Shiny but soulless.
As much as I’ve enjoyed the Iron Man films, I just haven’t liked the games. Whether they’re for consoles or mobile devices it seems like Mr. Stark is stuck with a reputation for sub-standard quality when it comes to interactive media. Iron Man 3 is no different. Gameloft has managed to pull Stark out of the mud, clean him up a bit, and shove him right back down into the muck.
Iron Man 3 has the right idea when it comes to pairing a license with a specific genre. Having Tony Stark, and by extension the player, create and pilot 18 different Iron Man suits is a cool concept. It also makes sense to create a more directed experience by doing away with a half-hearted open world (or the illusion of one) and simply having the bucket head fly along a set path while avoiding obstacles and blasting enemies to bits. It’s a downright clever way of handling things, really.
I have to admit, Iron Man 3 looks absolutely stunning. It’s the kind of game people will show to their friends so that they can watch their jaws drop. Each of Stark Industries’ 18 suits sports quite a bit of detail and can be viewed up close from the main screen. They also look pretty darned great in action, too. The environments are also suitably nice looking, although they tend to fly by so fast it can be hard to notice, and there are some great visual effects for all the laser beams and such. Plus with so many suits to unlock, construct, and upgrade there’s plenty to keep players occupied. That is, if it weren’t so dull to play.
Despite being one of the best-looking iOS games to have come out in the past year, Iron Man 3 doesn’t quite measure up when it comes to the gameplay. Both control options (tilt to steer as well as swipe/tap to steer) feel inaccurate and can lead to plenty of unintended collisions. Tapping the screen or holding and dragging to fire off small bursts of energy or a large beam, respectively, also feels a tad awkward. But those are just a few minor technical issues that can easily be overlooked. What can’t be overlooked so easily is the horrendous pace of the game itself.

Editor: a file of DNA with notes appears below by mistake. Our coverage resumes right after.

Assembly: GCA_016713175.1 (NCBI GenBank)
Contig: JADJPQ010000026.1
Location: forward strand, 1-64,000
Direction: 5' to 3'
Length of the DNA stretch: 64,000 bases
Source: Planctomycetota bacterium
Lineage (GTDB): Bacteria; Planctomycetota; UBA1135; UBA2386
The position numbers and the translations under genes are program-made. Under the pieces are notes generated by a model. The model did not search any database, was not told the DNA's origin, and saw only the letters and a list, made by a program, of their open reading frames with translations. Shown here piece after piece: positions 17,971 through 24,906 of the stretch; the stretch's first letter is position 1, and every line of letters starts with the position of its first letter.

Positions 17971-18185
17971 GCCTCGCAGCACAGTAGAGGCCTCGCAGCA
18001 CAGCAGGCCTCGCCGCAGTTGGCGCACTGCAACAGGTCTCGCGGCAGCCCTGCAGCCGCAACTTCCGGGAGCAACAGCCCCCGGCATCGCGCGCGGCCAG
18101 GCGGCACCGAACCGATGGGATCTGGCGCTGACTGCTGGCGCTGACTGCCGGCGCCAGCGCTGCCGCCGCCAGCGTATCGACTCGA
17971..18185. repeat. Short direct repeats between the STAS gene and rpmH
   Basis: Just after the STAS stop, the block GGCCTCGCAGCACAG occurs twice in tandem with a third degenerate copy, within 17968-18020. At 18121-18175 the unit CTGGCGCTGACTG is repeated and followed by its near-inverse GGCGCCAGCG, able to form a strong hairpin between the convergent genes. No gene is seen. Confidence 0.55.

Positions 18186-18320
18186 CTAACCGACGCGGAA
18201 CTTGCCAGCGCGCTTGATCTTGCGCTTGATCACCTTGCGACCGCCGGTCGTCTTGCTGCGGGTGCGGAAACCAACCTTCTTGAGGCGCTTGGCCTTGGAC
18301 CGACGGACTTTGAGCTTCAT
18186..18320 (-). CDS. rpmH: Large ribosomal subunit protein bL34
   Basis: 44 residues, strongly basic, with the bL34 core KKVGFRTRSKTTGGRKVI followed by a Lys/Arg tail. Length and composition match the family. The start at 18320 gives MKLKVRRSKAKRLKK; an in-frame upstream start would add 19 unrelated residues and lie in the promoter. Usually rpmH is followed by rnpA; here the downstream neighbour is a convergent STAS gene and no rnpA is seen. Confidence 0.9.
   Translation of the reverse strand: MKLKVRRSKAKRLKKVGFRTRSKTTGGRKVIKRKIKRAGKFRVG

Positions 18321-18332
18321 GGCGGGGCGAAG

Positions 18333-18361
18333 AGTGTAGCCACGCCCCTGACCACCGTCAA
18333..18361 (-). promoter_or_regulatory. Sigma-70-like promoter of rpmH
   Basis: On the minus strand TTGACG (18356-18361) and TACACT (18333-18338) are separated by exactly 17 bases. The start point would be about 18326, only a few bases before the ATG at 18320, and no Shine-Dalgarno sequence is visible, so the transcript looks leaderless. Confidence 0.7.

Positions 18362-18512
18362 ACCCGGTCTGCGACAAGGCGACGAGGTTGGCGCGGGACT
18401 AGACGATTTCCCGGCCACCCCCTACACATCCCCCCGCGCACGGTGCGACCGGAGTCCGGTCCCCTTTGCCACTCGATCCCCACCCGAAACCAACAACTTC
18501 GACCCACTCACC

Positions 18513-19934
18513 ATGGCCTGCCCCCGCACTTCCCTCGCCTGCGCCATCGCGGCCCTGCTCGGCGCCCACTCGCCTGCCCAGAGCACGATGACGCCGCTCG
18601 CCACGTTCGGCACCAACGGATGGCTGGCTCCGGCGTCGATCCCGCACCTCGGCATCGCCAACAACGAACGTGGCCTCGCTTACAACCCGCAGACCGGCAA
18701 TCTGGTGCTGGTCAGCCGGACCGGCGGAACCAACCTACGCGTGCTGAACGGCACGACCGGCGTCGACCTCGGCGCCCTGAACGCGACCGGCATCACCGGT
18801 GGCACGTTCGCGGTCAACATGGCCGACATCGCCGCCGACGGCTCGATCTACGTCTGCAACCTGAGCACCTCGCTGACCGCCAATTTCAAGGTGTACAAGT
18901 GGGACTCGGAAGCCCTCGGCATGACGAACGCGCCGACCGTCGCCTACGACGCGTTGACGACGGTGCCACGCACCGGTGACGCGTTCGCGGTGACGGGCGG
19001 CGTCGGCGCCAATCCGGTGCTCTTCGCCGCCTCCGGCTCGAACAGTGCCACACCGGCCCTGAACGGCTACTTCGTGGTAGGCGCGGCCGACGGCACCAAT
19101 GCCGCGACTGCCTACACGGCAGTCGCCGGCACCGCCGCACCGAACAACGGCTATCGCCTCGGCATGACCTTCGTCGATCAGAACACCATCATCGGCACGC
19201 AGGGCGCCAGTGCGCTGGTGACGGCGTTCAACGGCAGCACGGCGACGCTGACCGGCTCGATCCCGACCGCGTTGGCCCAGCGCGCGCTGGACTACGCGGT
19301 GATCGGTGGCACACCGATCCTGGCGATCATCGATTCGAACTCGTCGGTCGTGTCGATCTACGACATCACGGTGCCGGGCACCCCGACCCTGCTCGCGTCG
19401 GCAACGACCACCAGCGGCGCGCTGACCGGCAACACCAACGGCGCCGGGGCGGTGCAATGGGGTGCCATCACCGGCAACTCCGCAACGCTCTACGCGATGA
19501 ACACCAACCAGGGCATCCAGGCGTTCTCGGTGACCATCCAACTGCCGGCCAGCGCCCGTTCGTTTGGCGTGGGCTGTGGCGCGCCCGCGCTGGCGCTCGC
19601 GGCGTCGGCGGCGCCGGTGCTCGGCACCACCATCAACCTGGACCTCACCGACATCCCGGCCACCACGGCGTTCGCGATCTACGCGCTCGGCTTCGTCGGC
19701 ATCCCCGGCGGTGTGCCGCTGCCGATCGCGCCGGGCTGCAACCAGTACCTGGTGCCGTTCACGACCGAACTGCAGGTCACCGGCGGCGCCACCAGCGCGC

This is designed to be a sort of endless runner (flyer) complete with power-ups, constantly changing mission objectives for added resources, and above all else inevitable player failure. So why would anybody create such a game and literally prevent someone from instantly jumping back in to the game for a follow-up run? I’m totally serious, too. After losing (which will happen) players are immediately taken back to Stark Enterprises. No passing Go or collecting $200 or anything. What’s even worse is that they then have to wait for the now damaged suit to be repaired. Asking players to wait 30 seconds doesn’t sound like much, but this happens every single time a run/flight ends. So rather than simply trying again immediately after failing I have to wait for the menu to load, either wait for the suit to be fixed or equip a new one, start another round, wait through another loading screen, sit through the admittedly slick-looking but unskippable and irritating “mission starts now” animation, then do it all again when I crash one too many times. No, Gameloft. Just no.
I would have been okay with a decent runner/flyer kind of game featuring Iron Man. I was actually pretty excited to try something so simple yet enjoyable. Especially since I knew it came with a rather sizeable wardrobe. However this isn’t a “decent” endless game. Even the less than impressive ones understand the importance of being able to start a new game quickly. And making players have to wait and/or pay to repair their suits so they can get back to it faster only makes it that much more insulting.